Face to face meetings with both Deutsche Bank and UBS bank officials were held, as women leaders followed up on previous demands and discussions, and continued to make impassioned calls for divestment of funding from fossil fuel development, and respect for Indigenous rights to free, prior and informed consent as enshrined in the United Nations Declaration for the Rights of Indigenous Peoples.
As part of the Delegation’s work in Zurich, an action was held outside of the Credit Suisse and UBS headquarters in the city’s financial district, during which Indigenous women Delegates and local women from Swiss Klimaseniorinnen (Senior Women for Climate Protection) raised a Tipi structure, and spoke out for Indigenous rights and urgent climate action. The direct-action was a response to a promise made by Delegates to Credit Suisse during 2017 meetings, that if meaningful action was not taken by the bank, Indigenous women would return to their doorstep with their messages and symbols of their homelands.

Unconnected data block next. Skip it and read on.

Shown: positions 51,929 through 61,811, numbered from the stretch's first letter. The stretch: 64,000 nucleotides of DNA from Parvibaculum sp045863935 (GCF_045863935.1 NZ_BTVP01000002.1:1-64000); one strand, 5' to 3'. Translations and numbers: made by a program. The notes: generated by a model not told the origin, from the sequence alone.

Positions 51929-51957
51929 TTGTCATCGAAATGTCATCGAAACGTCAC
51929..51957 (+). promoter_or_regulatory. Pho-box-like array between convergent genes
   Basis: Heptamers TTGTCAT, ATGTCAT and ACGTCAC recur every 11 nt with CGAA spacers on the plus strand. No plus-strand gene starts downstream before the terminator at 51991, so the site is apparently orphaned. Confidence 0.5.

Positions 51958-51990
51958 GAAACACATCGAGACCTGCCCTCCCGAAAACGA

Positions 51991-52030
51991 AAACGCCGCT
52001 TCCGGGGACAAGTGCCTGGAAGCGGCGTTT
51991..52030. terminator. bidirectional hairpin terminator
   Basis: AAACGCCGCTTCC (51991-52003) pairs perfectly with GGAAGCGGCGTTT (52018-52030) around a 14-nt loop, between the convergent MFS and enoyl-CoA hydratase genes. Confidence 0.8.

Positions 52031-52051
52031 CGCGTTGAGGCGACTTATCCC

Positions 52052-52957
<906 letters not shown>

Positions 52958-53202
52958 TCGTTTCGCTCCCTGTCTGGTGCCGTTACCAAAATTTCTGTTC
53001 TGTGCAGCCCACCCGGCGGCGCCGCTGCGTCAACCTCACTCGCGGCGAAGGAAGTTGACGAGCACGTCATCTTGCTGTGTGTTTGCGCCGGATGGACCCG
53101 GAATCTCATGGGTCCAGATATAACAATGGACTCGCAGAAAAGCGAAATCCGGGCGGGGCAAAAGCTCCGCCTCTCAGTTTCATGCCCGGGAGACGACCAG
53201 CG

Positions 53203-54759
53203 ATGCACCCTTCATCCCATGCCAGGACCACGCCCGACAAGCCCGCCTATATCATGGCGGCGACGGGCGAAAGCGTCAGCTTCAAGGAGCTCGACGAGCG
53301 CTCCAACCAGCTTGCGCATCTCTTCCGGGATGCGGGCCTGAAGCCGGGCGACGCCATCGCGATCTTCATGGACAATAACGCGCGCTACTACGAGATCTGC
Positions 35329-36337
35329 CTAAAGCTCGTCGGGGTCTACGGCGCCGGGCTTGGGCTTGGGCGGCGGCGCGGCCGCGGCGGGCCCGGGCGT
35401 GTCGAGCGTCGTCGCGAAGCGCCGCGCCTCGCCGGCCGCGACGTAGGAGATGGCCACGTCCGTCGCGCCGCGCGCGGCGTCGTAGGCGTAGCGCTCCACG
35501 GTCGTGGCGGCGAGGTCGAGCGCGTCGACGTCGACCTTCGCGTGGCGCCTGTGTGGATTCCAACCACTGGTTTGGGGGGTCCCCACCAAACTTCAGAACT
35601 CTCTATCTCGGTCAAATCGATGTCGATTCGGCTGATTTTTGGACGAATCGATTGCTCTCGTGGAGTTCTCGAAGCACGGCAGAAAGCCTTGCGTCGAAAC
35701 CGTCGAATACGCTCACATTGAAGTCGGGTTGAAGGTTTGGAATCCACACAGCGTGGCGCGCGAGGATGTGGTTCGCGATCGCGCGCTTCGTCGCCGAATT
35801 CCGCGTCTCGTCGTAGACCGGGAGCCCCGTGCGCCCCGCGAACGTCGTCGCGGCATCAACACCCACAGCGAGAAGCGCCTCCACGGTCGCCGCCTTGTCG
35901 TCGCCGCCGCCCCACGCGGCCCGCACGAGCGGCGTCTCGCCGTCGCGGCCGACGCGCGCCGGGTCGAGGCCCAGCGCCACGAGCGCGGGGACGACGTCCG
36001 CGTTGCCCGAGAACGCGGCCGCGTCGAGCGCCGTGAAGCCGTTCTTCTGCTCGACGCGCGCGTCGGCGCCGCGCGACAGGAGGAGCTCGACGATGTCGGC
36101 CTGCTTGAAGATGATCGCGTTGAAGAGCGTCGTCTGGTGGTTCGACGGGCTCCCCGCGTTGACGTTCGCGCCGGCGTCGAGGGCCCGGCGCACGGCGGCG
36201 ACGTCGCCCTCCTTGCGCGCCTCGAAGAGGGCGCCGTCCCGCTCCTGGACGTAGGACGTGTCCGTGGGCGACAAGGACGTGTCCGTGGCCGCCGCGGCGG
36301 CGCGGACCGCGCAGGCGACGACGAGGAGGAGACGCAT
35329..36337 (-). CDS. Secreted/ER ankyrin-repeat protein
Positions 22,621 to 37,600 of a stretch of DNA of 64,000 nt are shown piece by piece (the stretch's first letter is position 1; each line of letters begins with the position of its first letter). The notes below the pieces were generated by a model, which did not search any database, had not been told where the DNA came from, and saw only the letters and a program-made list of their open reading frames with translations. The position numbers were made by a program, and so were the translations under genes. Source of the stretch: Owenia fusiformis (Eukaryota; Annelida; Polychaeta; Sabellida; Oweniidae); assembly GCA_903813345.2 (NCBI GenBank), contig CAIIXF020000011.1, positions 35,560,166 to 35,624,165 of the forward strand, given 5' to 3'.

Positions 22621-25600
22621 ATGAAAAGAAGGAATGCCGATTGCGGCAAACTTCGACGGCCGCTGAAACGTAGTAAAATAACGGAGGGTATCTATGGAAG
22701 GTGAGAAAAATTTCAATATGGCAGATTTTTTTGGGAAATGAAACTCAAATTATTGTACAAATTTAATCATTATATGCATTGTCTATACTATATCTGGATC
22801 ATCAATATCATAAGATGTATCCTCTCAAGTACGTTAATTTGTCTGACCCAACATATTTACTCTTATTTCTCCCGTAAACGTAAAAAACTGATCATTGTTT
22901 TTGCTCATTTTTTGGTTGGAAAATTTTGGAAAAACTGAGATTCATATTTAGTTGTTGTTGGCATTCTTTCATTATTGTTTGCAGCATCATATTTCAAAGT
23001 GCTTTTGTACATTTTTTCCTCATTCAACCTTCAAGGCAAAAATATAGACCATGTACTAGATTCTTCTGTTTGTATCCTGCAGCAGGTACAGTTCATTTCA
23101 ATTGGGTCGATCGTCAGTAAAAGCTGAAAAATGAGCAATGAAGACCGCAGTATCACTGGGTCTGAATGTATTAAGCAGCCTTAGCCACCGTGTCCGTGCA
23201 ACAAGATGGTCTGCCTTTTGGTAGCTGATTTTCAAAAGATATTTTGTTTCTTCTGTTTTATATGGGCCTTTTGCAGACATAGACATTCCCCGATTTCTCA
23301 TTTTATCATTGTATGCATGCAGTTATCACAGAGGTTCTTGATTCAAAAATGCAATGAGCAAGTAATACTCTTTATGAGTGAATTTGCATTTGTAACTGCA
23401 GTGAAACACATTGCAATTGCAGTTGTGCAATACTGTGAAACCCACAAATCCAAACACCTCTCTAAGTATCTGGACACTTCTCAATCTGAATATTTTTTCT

Following the action, the representatives of the Indigenous Women’s Divestment Delegation to Europe delivered a memorandum of demands and their analysis to Credit Suisse, before entering into a meeting with Swiss government representatives, including officials from the Ministry of Foreign Affairs and Ministry of Labor and Economics.
As one of the central actions of the Spring 2018 Delegation, women leaders also attended the Credit Suisse Annual Shareholders Meeting. Each woman took the floor and shared powerful testimony in front of some 1,200 Credit Suisse executives, employees, and shareholders, exposing exactly how the bank’s money has contributed both historically and currently to egregious violations of Indigenous rights, human rights, and the health of the global climate.
The Delegation’s powerful remarks were featured on Swiss national television, and a full recording of the Credit Suisse annual shareholder meeting is available here, with testimony by the Indigenous Women’s Divestment Delegation beginning at minute 1:51:28.